4. One Last Thing: Make sure your stuff is all operating the way it should. Check your weapon, your pack, your vehicle, your camping gear and electronics. You don’t want to be dealing with a problem that could have been easily prevented. And last but not least HAVE FUN!
The above process was put into action when Brandon drew a mature bull archery tag in Nevada back in 2014. The challenge for us was we could only scout for 5 days on two separate trips. Both of us were brand new to the unit and knew we only had 7 days to hunt and our hunting days would be split into two separate weekends because of that pesky thing called work! Kent is amazing at e-scouting and he took it to heart and did all the on-line scouting back then. Brandon on the other hand, called the Nevada Division of Wildlife Resources and talked to a few biologists, friends, and friends of friends who have hunted that area. We did everything in Location Preparation (above) we could. It paid great dividends because we only had 5 scouting days. Brandon then took to the hills, went on a day trip and drove most of the roads he could in his truck. He found camping areas and all access roads and atv trails that Kent had found on-line. Brandon ran into other people in the mountains on his day trip and asked many people their opinion of the area. Some were helpful and some were not, that’s the way it goes, but you don’t know unless you ask. Next we started our scouting trips. We took atv’s and we found more areas and access points. We found good spotting vantage points and took notes. We found only a small number of elk in some areas and no elk in others – both equal in information. Remember no animals in an area is also great information. We scouted both early mornings and evenings until dark. We found elk sign, water, and some elk patterns. Our GPS was valuable to us in the new area. We covered a lot of ground thanks to our spotting scopes and binoculars. With only 5 days of scouting, we had to make the most of our little time in the new area. We took all of our limited information (because there were many other areas we wanted to scout but didn’t have time) and made plans for the hunt. We had our camp spots picked out, paths of travel into the hunt areas, time to get to the hunting areas and all our back up plans. It did not disappoint. Also, don’t forget that while hunting, be scouting at the same time. Information is always there if you’re looking for it! We stalked elk every day of the hunt and had great success getting close. By the last 3 days of the hunt we had a heard of elk patterned and had a heard bull in our sights. But its archery hunting and you have to be 100% right and hope the elk makes one mistake. Well they didn’t make a mistake and Brandon didn’t get a shot at the bull he was after. He ate tag soup but was happy with the results of the hunt. We believe that the hunt is the fun, filling the tag is just extra icing on the cake. We were in elk every day of our split hunt and Brandon had numerous chances at shooting a bull elk. We have absolutely no regrets on that hunt!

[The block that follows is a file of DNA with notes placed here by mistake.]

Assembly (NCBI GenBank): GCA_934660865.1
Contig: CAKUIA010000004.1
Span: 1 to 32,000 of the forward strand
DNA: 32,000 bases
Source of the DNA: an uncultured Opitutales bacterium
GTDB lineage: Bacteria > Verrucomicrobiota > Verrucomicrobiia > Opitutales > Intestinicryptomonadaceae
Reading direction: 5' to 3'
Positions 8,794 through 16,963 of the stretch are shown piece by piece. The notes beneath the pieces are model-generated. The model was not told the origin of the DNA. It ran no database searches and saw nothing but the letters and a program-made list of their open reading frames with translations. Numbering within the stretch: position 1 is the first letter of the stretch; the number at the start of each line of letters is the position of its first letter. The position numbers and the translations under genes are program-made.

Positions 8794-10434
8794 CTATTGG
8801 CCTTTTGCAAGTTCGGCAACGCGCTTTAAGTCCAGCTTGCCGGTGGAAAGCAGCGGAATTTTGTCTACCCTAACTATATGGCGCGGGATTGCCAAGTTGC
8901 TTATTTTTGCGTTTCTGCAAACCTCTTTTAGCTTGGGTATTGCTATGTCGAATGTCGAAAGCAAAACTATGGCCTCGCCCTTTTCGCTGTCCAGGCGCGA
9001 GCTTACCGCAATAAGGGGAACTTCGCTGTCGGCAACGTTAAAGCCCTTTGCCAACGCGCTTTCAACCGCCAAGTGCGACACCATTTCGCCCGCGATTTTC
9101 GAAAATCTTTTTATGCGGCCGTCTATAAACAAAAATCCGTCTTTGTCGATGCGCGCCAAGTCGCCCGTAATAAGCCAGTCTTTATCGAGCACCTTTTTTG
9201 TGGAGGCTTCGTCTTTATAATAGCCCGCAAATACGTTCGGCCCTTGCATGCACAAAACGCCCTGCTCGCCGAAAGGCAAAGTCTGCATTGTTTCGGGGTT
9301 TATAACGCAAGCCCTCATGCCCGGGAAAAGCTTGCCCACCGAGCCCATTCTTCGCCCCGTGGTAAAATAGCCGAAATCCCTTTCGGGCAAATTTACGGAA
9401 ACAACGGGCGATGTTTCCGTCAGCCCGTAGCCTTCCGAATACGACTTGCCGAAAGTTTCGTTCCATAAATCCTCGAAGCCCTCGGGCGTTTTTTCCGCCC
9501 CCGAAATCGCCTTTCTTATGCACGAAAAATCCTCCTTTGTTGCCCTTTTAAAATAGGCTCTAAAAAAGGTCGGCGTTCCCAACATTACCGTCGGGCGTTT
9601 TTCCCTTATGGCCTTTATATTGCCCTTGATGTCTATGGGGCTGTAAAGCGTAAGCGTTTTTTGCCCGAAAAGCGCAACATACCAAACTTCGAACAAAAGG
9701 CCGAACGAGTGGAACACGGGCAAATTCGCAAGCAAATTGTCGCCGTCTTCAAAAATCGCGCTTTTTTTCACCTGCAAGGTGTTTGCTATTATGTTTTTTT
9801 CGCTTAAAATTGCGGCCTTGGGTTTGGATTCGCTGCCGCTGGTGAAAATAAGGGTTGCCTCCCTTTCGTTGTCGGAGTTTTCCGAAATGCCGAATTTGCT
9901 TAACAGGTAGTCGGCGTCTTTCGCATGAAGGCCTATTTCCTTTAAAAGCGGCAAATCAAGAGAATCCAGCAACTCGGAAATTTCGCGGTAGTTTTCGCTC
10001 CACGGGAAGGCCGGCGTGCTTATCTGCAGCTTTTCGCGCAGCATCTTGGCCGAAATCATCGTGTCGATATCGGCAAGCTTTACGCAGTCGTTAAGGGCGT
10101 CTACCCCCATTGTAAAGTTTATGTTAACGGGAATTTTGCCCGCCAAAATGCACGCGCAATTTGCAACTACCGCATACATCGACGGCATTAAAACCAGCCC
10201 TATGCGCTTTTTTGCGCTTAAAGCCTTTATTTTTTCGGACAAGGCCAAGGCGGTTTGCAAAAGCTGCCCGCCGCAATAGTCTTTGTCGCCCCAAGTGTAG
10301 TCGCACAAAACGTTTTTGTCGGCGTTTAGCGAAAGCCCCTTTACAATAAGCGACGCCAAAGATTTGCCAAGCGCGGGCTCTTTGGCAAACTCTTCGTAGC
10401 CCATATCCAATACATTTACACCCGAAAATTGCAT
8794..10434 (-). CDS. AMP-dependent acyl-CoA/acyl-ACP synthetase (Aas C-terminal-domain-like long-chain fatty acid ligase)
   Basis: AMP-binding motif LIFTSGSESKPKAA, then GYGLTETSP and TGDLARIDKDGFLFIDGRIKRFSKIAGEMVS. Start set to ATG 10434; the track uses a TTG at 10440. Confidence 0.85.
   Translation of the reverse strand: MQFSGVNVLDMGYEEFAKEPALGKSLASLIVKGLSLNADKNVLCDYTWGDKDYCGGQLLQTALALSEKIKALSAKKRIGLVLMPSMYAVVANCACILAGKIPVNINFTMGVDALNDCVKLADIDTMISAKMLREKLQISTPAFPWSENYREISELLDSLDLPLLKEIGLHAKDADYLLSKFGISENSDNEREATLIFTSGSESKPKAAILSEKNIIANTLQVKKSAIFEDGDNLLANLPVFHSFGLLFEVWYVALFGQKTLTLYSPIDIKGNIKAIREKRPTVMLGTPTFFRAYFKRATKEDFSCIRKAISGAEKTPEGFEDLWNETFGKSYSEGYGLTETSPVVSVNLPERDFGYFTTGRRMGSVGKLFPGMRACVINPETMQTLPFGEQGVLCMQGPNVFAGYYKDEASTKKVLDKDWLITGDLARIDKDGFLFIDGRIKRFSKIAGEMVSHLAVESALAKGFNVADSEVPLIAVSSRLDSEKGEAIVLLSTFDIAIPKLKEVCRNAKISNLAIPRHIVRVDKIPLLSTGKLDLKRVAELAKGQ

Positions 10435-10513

- Kent Beckstead and Brandon Potts from Make It Happen Outdoors Podcast.